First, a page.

Physicians, pharmacists and in some states, police, will have access to new or enhanced, state-wide prescription drug databases that will be funded by $8.8 million in new grants from the Justice Department.
The grants will go to 20 agencies in 19 states, including Alabama, Kentucky, Ohio, South Dakota, Florida and Utah.
Prescription drug monitoring programs, or PDMPs, were first established by states in the 1930s. The programs currently are in every state and the District of Columbia with the exception of Missouri, which has failed to set up a PDMP based on privacy concerns.
In offering the grants, the department said “evidence suggests that prescription drug monitoring programs improve patient care while preventing abuse and overdose deaths.”
Sales of prescription painkillers quadrupled from 1999 to 2010, rising in tandem with overdose deaths.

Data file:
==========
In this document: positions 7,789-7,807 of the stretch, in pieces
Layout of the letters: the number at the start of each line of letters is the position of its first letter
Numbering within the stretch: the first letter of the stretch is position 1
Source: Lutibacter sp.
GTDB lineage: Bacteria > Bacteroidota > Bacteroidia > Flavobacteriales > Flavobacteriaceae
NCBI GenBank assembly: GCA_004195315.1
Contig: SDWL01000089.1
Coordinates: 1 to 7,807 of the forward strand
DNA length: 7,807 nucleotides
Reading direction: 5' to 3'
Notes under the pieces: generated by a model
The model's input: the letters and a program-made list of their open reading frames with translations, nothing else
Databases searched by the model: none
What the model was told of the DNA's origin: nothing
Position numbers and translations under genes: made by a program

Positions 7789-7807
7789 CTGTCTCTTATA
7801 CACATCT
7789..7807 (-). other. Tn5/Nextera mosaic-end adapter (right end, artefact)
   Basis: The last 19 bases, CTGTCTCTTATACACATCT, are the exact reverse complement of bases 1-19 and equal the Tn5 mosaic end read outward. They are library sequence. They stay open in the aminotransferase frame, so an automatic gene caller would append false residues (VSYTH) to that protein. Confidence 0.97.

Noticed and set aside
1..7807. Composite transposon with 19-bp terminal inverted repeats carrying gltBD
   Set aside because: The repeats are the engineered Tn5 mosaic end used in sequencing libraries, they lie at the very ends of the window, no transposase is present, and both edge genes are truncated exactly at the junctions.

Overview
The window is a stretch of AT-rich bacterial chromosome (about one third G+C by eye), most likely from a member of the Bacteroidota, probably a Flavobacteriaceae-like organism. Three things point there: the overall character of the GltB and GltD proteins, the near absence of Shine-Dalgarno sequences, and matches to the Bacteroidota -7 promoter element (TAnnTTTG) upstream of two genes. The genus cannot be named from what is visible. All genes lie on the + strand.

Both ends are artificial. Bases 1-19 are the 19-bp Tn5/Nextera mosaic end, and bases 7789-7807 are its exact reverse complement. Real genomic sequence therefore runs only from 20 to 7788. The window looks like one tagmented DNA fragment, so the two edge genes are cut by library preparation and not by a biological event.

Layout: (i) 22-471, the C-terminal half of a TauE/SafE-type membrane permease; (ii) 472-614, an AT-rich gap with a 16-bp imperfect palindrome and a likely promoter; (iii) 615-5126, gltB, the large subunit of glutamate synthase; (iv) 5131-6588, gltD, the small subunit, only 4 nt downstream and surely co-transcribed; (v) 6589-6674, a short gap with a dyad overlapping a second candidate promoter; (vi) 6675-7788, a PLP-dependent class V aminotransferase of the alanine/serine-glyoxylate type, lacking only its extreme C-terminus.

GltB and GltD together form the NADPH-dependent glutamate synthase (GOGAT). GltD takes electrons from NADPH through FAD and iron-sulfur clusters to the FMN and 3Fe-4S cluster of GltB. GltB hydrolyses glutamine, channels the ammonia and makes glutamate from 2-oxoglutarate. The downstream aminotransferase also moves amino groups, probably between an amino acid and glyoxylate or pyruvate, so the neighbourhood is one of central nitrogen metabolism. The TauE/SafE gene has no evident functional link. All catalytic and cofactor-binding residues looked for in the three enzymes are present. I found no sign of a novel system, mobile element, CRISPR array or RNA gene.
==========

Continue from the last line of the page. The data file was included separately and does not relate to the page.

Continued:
“Misuse of prescription drugs is a national problem that requires the cooperative efforts of all medical, health, pharmaceutical, law enforcement agencies and other partners to solve,” said Karol Mason, the assistant attorney general heading the Office of Justice Programs. “These awards provide a foundation of resources for enabling data collection, sharing, and collaboration to help prevent prescription medication misuse and abuse.”
The programs also raise significant legal and privacy concerns.
Utah, one of the few states that requires law enforcement to obtain a warrant prior to accessing its PDMP database, was sued last month by the federal Drug Enforcement Agency, which doesn't want to be so encumbered. A similar case is pending on appeal in Oregon.
The American Civil Liberties Union is seeking to intervene in the Utah legal dispute, noting that tens of millions of records of controlled substances are already on file in the state's database. Those records include prescriptions not just for opiates, but also for pharmaceutical treatments for patients with mental health issues, AIDS or hormone therapy as part of a gender transformation procedure.
“These are deeply private and sensitive facts that can be embarrassing or stigmatizing if revealed to other people without consent,” the ACLU said in its motion to intervene.